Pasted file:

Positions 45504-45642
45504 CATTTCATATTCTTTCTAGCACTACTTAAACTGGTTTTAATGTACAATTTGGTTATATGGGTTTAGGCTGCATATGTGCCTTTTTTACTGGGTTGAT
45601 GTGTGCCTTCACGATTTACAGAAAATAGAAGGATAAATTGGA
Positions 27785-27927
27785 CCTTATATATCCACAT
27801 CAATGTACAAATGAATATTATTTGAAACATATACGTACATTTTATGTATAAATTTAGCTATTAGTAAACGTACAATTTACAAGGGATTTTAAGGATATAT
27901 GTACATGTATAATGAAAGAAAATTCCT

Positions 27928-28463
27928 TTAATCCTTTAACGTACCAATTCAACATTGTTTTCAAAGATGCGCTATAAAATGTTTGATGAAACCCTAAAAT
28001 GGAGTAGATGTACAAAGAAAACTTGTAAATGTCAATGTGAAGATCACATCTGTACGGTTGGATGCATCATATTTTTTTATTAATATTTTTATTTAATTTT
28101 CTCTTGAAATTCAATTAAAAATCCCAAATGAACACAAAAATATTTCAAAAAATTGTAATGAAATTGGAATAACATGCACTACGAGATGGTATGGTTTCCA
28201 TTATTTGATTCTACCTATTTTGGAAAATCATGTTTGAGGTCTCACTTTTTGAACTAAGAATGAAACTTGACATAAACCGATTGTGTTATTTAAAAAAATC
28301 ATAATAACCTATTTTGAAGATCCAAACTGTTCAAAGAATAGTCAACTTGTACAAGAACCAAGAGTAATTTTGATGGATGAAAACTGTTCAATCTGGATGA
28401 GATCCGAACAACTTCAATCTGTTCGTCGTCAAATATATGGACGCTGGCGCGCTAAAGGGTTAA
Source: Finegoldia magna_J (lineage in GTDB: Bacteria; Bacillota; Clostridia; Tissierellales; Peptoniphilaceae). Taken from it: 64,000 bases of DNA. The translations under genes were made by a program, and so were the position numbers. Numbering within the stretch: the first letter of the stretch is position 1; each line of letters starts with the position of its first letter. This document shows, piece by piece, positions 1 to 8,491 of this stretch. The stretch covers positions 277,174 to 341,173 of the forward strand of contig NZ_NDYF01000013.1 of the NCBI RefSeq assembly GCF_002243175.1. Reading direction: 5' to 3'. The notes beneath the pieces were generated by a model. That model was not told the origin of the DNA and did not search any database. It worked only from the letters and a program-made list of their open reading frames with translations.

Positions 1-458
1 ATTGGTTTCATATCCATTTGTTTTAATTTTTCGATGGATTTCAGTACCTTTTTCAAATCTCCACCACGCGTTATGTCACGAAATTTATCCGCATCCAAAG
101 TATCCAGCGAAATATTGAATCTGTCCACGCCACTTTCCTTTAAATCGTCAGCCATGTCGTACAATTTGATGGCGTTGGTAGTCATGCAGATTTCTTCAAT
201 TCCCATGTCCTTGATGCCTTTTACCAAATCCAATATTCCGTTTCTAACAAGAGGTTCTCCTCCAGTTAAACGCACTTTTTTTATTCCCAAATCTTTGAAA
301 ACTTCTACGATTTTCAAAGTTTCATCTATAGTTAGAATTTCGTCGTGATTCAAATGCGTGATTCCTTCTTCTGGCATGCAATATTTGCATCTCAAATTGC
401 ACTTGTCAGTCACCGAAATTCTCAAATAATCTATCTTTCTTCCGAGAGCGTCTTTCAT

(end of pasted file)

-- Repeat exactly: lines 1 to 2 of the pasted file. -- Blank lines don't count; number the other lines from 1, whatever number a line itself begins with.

Positions 45504-45642
45504 CATTTCATATTCTTTCTAGCACTACTTAAACTGGTTTTAATGTACAATTTGGTTATATGGGTTTAGGCTGCATATGTGCCTTTTTTACTGGGTTGAT